The coup brought the three of them to a combined total of around 800 likes and 150 comments – and from a very wide circle: ex-colleagues from their Booz days, new Oliver Wyman colleagues and clients. When you compare the amount of money invested with the quarter-page partner promotion ads in FAZ and Handelsblatt that used to be the norm, you have to smile. The one cost 20.000€ and more. The modern form of digital positioning, on the other hand, only takes around three hours.

A look at the LinkedIn comments shows: There is enormous potential for employer branding.

Instead of placing expensive ads with abstract iStock models, “real people” are visible here. No longer does anyone have to deduce from abstract promises in assessment centers what future collaboration in consulting would probably be like. He/she can read what colleagues and ex-colleagues are saying about the new life science partners, and the ‘musketeer connection’ that is evident. You don’t sign on just anywhere, but with the very people whose success story you want to be a part of.

That’s why it makes perfect sense for Dr. Kai Bender to openly recruit more new employees:
Anyone who wants to be part of this success story should contact our recruiting team with confidence.”

3. Strong narrative and authenticity as a formula for success in the future

Everything was also done right in terms of visualization . No retouched professional headshot comes into play here, but completely normal images. The smile makes the two come across as likeable as they are approachable. Obviously, these were shot in the respective office. Here you can see the Oliver Wyman logo, but it doesn’t dominate the message of the image. The indirect message is more reminiscent of Goethe’s “Here I am a human being, here I am allowed to be! “.

That a strong narrative is to emerge here is clear to anyone who puts the texts of the three next to each other. It is no coincidence that the two new partner colleagues choose the phrase ‘growth story‘ and the head of Germany the word ‘growth course‘.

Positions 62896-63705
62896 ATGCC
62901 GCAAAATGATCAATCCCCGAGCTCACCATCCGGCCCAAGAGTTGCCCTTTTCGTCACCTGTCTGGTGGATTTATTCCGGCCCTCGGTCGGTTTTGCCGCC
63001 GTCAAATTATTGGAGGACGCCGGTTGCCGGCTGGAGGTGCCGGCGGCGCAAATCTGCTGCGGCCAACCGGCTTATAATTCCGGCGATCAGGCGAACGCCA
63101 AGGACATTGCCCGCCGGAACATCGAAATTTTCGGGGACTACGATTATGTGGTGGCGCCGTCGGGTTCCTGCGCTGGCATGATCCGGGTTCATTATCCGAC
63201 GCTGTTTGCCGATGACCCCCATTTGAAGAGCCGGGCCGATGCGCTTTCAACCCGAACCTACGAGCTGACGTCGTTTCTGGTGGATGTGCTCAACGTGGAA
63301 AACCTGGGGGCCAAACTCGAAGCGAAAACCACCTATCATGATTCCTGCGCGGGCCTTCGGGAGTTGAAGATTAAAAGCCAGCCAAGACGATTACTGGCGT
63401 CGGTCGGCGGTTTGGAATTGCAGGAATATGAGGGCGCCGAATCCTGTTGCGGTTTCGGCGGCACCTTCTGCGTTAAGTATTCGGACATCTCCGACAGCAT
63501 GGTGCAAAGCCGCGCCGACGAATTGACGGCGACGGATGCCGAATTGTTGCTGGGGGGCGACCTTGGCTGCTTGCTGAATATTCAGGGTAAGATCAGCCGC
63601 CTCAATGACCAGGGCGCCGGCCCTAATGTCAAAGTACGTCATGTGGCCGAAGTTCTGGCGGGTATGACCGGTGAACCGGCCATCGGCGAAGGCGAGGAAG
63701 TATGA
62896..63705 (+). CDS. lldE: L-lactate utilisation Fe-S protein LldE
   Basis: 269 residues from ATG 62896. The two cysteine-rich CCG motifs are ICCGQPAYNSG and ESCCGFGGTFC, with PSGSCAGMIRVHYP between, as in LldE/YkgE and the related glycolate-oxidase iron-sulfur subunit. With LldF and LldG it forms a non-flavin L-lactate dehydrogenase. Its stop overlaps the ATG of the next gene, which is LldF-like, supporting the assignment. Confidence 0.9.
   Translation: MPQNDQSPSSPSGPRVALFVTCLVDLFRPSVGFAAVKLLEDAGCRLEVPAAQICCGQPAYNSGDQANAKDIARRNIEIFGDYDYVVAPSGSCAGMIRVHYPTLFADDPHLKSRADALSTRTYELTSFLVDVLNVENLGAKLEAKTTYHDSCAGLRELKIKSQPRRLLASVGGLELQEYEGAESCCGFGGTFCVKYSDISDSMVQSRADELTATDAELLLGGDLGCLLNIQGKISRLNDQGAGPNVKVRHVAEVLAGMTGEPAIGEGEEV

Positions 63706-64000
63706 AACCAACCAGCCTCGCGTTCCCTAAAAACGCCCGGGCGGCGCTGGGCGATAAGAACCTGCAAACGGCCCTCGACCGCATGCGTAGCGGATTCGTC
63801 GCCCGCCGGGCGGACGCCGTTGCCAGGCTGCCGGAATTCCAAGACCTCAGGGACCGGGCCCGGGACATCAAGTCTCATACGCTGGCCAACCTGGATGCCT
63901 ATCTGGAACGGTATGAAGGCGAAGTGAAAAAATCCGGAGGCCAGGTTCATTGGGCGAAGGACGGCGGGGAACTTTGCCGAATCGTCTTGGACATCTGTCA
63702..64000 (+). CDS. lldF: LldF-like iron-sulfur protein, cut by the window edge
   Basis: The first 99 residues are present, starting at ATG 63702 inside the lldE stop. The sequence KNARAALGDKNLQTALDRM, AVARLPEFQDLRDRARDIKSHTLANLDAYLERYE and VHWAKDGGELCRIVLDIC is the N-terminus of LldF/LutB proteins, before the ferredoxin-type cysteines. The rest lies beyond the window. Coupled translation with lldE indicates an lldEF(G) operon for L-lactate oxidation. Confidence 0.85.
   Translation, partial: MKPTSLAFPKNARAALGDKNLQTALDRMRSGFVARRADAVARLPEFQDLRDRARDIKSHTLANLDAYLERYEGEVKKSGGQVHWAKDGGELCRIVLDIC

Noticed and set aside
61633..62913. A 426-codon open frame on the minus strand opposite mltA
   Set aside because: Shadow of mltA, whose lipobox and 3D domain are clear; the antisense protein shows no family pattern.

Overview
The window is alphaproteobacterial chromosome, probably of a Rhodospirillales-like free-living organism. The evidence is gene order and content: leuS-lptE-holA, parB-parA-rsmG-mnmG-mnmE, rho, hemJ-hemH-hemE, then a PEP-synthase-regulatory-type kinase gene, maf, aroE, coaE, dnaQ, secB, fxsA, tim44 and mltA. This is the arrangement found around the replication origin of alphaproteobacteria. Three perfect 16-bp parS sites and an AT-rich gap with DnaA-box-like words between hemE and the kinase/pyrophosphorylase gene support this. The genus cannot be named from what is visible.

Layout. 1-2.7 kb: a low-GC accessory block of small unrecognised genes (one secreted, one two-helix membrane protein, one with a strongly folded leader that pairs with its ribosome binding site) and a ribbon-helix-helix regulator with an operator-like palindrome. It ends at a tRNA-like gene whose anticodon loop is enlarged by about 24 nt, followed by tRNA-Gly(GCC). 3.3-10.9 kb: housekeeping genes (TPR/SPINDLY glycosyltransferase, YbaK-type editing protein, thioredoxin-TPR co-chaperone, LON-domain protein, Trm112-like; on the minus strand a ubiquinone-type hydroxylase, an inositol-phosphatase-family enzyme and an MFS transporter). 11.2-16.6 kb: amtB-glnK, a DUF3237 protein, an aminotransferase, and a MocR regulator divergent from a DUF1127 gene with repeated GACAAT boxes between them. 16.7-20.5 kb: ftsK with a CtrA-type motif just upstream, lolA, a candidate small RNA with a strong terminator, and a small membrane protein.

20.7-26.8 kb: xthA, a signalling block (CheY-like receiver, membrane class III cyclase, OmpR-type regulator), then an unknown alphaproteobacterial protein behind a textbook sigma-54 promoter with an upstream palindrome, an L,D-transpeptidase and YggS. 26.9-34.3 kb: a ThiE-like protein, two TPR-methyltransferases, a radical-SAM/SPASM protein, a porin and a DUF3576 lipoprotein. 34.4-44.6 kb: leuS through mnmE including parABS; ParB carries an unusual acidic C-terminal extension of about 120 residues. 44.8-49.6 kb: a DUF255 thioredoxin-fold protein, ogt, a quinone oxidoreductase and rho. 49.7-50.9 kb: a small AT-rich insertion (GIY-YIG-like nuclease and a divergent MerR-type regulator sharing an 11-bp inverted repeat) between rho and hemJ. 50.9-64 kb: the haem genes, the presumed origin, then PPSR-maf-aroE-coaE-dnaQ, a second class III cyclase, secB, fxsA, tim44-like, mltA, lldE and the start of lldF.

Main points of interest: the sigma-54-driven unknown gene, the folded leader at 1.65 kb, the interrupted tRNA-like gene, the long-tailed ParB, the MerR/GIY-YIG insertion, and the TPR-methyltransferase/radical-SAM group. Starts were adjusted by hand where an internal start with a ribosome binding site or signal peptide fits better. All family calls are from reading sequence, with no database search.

If they are able to live this blend of narrative and authenticity in future posts, they will become successful corporate influencers for their Health & Life Sciences Practice. It remains exciting.

Author: Susanne Mathony

Susanne Mathony
Susanne Mathony

The positioning of brands and people are my passion. For more than two decades, I have lived out my calling with CEO positioning, strategic marketing and communications consulting, PR and business storytelling.
Added in 2014 was the Social Media Consulting. Here, the focus is on #SocialCEO and personal branding and positioning of boards and teams on LinkedIn.My home is Professional Services. At GSA and EMEA level, I worked for AlixPartners, Andersen Consulting (now Accenture), Strategy& as well as Russell Reynolds Associates, among others.
As a political scientist and trained journalist, I started my career at a Washington, D.C., think tank.

Our news articles that might interest you:

Eva Manger-Wiemann (Cardea AG) und Susane Mathony (Mathony Brand Strategists)
With differentiated positioning and a strong brand, consulting firms can generate 20% more revenue.
Susanne Mathony - Beratungsmarken positionieren
The battle of the consulting brands: Pole position vs. the niche? Commentary on the consulting study by Prof. Fink
Personal Branding auf LinkedIn
The Highlander or the Musketeers? What applies to consultants on LinkedIn?